Investigation of the Failure of Large-Diameter Cast-Iron Water Mains Using a Stochastic, Physical Model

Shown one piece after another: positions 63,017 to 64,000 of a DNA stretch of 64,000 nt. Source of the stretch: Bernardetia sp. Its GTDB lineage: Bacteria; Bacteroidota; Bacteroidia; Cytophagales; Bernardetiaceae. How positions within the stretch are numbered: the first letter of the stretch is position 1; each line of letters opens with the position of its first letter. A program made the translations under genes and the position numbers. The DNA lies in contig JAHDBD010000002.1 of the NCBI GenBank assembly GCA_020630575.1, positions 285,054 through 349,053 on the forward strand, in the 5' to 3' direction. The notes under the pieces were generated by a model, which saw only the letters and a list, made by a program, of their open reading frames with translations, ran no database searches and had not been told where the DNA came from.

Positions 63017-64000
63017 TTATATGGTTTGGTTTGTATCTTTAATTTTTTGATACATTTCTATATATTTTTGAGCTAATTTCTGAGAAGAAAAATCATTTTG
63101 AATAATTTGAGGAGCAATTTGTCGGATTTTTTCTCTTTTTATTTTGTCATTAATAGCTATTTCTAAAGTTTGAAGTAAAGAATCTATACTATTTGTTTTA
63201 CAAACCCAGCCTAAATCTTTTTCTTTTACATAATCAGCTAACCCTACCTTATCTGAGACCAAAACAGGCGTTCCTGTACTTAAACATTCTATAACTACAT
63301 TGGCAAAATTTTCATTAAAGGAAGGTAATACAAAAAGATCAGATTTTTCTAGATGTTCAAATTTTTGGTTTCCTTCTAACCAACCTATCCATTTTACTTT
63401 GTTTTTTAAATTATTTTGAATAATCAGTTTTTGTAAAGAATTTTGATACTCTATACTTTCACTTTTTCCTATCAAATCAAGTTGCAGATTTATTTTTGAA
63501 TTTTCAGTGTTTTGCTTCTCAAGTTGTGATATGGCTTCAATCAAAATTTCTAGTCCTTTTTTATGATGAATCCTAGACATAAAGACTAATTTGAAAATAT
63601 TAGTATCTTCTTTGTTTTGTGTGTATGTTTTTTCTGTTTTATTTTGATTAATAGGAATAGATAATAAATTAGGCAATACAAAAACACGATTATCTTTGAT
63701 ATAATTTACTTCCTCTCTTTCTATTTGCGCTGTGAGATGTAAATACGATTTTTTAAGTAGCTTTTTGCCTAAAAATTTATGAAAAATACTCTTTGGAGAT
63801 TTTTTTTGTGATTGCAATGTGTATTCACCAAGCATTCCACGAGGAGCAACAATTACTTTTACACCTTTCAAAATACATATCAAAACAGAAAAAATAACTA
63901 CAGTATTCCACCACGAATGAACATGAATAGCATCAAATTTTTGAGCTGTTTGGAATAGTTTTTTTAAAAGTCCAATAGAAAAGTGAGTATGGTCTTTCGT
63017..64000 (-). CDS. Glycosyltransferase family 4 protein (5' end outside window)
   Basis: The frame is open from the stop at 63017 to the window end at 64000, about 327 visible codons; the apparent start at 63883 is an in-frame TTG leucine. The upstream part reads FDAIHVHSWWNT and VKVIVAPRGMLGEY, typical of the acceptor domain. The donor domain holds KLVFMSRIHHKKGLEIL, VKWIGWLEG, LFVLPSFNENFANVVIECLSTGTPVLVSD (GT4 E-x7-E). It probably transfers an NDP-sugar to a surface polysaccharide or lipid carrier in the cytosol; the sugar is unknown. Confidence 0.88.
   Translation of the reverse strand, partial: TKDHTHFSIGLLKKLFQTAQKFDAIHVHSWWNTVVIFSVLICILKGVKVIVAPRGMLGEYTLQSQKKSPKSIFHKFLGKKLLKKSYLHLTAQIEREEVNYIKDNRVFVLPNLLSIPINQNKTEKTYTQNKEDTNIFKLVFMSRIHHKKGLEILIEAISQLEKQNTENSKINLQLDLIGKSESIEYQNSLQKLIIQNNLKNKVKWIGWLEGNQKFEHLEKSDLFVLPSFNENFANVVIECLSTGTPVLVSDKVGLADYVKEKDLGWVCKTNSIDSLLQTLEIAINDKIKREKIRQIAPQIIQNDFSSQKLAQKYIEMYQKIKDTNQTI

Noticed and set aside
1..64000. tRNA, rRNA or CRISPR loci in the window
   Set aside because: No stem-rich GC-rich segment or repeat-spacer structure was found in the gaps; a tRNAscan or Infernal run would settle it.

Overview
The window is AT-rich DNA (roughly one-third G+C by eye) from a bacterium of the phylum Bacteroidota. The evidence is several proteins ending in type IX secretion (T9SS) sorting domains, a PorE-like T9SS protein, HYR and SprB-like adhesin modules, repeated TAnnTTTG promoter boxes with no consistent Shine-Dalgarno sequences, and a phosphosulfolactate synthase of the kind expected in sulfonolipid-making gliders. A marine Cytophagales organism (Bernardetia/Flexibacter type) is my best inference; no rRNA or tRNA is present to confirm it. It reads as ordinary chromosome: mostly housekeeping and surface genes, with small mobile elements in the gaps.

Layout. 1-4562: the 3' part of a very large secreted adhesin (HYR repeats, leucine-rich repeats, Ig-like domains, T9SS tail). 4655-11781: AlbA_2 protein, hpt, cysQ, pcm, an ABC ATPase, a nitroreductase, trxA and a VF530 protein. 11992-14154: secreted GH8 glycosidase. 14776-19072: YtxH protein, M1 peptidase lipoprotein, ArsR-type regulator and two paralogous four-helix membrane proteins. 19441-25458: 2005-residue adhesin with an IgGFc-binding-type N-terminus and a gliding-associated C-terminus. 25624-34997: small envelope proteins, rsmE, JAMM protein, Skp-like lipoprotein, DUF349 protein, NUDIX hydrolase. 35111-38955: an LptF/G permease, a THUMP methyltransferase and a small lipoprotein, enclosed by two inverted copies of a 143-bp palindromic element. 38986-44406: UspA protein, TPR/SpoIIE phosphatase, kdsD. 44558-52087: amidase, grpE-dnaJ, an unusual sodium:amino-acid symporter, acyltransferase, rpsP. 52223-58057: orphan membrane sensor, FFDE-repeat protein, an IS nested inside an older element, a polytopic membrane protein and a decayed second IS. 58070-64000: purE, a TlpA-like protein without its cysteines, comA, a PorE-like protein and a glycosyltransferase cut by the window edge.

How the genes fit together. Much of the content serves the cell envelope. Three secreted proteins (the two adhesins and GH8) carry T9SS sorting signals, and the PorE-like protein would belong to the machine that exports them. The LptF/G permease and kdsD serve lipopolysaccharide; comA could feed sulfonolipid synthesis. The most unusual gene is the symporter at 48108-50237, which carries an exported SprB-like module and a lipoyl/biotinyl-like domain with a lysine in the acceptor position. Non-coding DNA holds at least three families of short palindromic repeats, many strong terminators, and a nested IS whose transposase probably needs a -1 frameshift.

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Cast-iron water mains are still in use in water distribution systems across North America. These pipes are now reaching the end of their expected service lives and are becoming a concern to water utilities. Large-diameter water mains (defined as water mains with a diameter greater than 500 mm (20”)) are particularly important because of they can entail severe consequences when they fail. A physical model is presented to estimate the time-dependent factor of safety and probability of failure of large-diameter cast-iron water mains. Failure is assumed to occur by longitudinal cracking caused by tensile hoop stress and a reduction in the strength of the pipe due to corrosion pitting. Six sources of loading are considered in the model, including: earth load, live load, frost load, internal water pressure, and the curvature caused by the live load. The model is used in a two-part sensitivity analysis to determine the influence of each input of the model outputs. The first part of the analysis is a one-way deterministic sensitivity analysis of all 28 input variables. This identified six variables as having a high impact: the pipe wall thickness, the pitting depth scaling constant, the corrosion rate inhibition factor, the fracture toughness, the constant S in the residual tensile strength calculation, and the pipe diameter. The second part is a stochastic sensitivity analysis to further investigate the sensitivity of the model to those variables identified in the deterministic analysis. The mean factor of safety and probability of failure were determined to be sensitive to the pipe wall thickness, corrosion rate, and the constants used to calculate the residual tensile strength, but were relatively insensitive to the diameter of the pipe. A case study of the City of Hamilton water distribution system was performed to characterize the failure of 20 large-diameter cast-iron water mains. Due to the uncertainty in the accuracy of the model, the pipes were assigned ranks relative to each other rather than an absolute probability of failure. The diameter, burial depth and soil type were all determined to have an effect on the ranking of each pipe.